Virgin Media's broadband service has been forced to suspend plans for a legal peer-2-peer (P2P) music file sharing service ('Virgin Music Unlimited') following pressure from several major record labels, which included Universal Music and Sony Music.
It's understood that the labels made several last-minute anti-piracy demands, most specifically requesting that the ISP block uploads and downloads of songs from customers PCs (duh?). Naturally that kind of defeats the whole purpose.
The Register reports that Virgin Media is extremely unhappy at the demands, especially after reports claimed that it invested an unknown eight figure sum into the project. The ISP has also been one of the most co-operative with the music industry.
Typically Virgin Music Unlimited (VMU) had not yet been officially announced, though privately many UK ISPs were known to be watching its development with interest. It could have formed part of the solution but instead has left VM with a hole in its pocket and perhaps a little less willingness to co-operate with record labels.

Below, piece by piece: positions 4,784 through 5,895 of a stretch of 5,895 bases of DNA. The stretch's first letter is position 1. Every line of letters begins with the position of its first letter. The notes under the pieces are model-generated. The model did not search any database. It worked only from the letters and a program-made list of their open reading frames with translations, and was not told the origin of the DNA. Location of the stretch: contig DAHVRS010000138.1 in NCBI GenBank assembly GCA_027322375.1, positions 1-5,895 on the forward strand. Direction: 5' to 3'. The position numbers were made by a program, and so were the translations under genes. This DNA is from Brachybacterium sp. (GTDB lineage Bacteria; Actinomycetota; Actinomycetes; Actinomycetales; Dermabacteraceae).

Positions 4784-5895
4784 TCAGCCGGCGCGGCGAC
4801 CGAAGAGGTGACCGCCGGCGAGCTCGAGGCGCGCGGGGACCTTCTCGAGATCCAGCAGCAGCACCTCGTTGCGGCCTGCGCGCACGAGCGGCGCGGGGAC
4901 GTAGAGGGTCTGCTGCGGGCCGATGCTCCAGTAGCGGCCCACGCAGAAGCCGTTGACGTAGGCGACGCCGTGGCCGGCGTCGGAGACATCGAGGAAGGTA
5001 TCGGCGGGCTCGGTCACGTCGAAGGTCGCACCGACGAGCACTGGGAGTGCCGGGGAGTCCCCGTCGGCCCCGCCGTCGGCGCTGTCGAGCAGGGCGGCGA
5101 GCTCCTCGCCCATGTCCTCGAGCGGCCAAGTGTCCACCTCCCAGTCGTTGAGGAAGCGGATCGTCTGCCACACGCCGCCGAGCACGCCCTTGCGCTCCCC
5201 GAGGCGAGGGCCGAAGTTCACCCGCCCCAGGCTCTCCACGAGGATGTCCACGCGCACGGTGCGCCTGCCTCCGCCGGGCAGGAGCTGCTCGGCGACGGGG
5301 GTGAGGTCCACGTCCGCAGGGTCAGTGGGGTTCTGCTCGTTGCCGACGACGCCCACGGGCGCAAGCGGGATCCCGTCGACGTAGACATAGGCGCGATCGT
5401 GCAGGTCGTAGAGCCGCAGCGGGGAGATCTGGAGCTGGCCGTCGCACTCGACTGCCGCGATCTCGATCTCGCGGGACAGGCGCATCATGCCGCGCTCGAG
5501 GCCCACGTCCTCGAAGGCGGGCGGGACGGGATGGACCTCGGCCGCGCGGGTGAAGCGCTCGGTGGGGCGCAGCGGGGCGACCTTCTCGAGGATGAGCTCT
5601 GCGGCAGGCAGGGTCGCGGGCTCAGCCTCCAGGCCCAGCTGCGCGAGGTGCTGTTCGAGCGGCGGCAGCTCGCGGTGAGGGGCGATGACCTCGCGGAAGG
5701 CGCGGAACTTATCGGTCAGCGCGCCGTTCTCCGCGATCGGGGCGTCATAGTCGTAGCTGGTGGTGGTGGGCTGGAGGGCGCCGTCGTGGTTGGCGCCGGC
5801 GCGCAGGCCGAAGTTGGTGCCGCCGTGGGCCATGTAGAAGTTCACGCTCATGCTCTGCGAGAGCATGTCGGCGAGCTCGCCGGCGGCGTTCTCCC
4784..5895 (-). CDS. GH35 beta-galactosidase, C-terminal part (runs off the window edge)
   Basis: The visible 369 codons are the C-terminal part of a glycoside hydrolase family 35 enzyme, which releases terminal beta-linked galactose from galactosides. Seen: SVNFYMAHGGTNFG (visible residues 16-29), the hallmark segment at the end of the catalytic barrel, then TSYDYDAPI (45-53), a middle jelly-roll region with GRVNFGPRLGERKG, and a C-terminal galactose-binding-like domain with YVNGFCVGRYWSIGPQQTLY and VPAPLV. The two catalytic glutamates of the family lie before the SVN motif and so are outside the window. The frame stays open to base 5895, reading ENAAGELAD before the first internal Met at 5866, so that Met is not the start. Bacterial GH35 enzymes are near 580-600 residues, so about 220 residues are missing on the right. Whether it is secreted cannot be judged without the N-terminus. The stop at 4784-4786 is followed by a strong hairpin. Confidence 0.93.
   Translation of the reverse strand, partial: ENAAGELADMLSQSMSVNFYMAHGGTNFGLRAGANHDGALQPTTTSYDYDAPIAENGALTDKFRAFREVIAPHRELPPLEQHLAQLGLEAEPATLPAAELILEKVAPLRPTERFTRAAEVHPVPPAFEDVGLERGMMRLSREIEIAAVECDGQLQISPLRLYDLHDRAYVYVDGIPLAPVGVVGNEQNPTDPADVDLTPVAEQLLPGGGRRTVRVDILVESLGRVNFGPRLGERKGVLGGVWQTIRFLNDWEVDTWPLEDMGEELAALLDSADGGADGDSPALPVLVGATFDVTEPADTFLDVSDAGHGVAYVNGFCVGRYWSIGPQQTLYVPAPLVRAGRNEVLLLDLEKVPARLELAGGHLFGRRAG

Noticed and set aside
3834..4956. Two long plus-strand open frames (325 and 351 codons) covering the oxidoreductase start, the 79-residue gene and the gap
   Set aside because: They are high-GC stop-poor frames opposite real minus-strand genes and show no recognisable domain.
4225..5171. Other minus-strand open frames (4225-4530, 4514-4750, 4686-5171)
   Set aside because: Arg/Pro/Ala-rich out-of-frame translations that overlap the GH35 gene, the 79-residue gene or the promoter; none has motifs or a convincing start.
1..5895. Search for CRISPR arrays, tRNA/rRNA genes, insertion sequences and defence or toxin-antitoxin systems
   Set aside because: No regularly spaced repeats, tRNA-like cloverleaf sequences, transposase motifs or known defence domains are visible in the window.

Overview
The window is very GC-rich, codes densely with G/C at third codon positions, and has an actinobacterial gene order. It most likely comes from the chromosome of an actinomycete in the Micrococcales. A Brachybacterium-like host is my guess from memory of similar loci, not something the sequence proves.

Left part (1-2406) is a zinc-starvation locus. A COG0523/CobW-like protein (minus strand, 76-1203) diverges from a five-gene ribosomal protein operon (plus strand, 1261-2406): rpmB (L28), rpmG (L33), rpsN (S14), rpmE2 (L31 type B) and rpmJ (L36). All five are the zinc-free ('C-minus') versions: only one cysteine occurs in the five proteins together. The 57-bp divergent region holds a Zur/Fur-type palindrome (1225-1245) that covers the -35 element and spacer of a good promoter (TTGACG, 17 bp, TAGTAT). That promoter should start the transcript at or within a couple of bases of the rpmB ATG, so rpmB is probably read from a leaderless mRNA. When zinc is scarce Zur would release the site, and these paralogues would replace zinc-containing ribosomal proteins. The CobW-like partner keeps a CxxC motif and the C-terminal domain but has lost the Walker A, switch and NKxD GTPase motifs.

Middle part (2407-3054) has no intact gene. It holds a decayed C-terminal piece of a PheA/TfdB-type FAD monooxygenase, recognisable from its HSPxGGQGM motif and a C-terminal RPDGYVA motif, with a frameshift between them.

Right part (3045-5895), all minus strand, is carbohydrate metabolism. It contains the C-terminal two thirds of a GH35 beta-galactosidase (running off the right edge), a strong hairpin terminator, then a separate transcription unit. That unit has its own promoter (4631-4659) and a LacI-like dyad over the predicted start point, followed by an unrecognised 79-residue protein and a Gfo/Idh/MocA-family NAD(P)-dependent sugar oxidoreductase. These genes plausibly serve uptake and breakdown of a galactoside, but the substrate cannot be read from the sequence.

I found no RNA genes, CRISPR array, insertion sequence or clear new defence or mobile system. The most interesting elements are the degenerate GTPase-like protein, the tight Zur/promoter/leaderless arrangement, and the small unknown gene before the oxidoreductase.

Virgin Media doesn't comment on rumours or speculation and several record labels have also refused to comment. However Virgin's partner on the project, PlayLouder, confirmed that the deal was off. We suspect that more about this will be released soon.
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